How Biden is outflanking Trump on China trade, clean energy and climate change 

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When it comes to China, President Biden is taking a series of actions to explicitly contrast his trade and climate policies from those of his predecessor, Donald Trump, in the razor-tight 2024 election campaign. If successful, Biden’s actions can effectively neutralize Trump’s arguments on China and trade in key industrial swing states like Michigan, Pennsylvania and Wisconsin. And Biden will also increase his advantage on the climate issue, which is important to young voters and progressives. 

First, Biden is confronting China over its still-growing carbon dioxide emissions that are now nearly one-third of the global total, more than every developed country in the world combined. (U.S. emissions are a distant second, at about 13 percent.) Biden is driving home the key point to climate-focused voters that he can force China to reduce its greenhouse gas output, without which global emissions cannot possibly be cut to levels scientists find are needed to prevent climate catastrophe.  

Thus, Biden dispatched top U.S. international climate negotiator John Podesta to meet with his Chinese counterpart, Liu Zhenmin, in Washington last week to attempt to gain concessions by China over its coal use, which is greater than the U.S. and every other nation on Earth put together. Bloomberg news reported the two envoys had “in-depth discussions on how China could seriously consider slowing its construction of new coal plants while still meeting domestic power reliability goals,” according to an unnamed U.S. official, and on reducing the super climate pollutant methane.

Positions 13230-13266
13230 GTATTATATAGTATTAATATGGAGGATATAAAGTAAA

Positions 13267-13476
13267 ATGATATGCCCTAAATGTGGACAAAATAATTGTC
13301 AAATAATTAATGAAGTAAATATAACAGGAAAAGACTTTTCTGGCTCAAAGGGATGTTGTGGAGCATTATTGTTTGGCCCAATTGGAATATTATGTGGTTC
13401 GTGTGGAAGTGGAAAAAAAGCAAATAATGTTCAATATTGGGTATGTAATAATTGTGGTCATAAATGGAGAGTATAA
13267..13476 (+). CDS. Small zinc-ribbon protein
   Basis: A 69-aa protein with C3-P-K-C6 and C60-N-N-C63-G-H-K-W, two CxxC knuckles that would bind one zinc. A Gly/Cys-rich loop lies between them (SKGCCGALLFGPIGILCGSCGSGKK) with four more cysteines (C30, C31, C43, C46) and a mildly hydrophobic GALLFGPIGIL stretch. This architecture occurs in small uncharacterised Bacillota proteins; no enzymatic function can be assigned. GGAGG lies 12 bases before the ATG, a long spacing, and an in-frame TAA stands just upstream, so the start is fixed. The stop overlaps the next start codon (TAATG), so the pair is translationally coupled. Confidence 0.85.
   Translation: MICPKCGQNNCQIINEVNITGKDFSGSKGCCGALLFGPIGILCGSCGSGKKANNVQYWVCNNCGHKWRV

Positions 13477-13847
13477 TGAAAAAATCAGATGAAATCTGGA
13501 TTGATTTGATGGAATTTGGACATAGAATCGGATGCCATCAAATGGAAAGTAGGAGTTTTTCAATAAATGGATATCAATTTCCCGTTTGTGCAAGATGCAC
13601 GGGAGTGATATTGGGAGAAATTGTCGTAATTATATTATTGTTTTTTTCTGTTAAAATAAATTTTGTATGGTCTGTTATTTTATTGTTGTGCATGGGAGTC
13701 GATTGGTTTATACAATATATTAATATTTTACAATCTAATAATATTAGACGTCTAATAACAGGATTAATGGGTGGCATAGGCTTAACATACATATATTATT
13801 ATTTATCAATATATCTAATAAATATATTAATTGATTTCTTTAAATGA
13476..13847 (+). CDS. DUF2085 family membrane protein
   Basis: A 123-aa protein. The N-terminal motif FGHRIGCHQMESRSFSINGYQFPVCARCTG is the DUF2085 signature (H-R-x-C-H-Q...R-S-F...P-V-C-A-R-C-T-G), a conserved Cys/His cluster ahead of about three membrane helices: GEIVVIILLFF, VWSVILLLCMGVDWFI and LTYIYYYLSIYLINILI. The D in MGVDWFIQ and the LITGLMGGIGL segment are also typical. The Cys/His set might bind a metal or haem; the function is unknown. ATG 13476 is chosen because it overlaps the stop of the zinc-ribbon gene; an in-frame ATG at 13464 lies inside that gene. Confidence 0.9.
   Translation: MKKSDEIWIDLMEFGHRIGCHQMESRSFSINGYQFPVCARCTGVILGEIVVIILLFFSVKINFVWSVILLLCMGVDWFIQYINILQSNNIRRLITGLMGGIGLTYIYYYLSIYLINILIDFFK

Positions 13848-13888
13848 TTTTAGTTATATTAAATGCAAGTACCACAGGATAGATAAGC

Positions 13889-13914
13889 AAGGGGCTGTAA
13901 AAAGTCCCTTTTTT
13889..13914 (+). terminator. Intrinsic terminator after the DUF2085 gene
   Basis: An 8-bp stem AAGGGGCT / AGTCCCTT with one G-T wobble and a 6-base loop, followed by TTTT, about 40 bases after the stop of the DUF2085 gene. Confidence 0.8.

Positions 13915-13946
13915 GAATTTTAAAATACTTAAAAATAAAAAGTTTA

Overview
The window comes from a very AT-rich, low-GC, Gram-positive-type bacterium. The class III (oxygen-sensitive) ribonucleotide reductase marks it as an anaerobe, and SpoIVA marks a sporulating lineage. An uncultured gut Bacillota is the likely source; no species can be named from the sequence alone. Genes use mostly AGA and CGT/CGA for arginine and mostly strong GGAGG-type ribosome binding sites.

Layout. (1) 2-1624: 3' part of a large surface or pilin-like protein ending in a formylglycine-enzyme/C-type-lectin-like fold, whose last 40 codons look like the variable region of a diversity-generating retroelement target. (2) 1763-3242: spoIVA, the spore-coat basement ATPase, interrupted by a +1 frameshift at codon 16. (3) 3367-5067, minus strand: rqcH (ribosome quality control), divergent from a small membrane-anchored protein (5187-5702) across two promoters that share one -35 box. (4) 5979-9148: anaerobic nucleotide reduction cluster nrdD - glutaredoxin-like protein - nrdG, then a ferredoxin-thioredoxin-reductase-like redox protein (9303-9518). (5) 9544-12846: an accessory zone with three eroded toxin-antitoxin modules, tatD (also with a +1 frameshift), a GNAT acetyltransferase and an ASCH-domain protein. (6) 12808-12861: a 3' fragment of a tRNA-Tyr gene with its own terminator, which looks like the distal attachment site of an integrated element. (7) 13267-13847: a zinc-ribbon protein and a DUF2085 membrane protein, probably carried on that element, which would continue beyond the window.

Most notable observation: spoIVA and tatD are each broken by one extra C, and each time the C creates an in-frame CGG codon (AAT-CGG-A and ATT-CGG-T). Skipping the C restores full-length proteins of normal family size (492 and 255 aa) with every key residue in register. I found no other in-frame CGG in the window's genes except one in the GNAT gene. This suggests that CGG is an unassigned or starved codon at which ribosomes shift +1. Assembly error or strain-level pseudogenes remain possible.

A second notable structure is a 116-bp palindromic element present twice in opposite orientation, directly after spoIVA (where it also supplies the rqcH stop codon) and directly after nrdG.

The Biden administration also intends to announce later this week a series of large tariffs against unfair Chinese clean energy tech exports like electric vehicles and other trade practices. Beijing’s massive subsidies have been going on since 2008, when China plowed a stunning $320 billion (in 2008 dollars) of direct government funding into two technologies: Chinese photovoltaic solar panels and lithium-ion electric batteries for EVs.  

These extraordinary expenditures have helped China dominate the global clean energy export market, with Chinese market share growing from about 25 percent to nearly 75 percent of the global market for PV solar panels and electric batteries over the last 15 years. China also fueled huge consumer and other subsidies, for example, providing a consumer subsidy of $10,000 per vehicle on 770,000 sold EVs in 2017. 

In response to this disparity, the Biden administration will be announcing the imposition of 100 percent tariffs on the importation of Chinese electric vehicles, according to numerous reports. “China is determined to dominate the future of the auto market, including by using unfair practices,” Biden said in February. “I’m not going to let that happen on my watch.” 

These new tariffs against Chinese vehicles will far outpace the 25 percent tariff put in place against Chinese EVs when Trump was in office, and which Biden retained. But suggestions by China that U.S. subsidies are greater than Chinese clean tech subsidies are preposterous; Podesta has called them “beyond ironic.”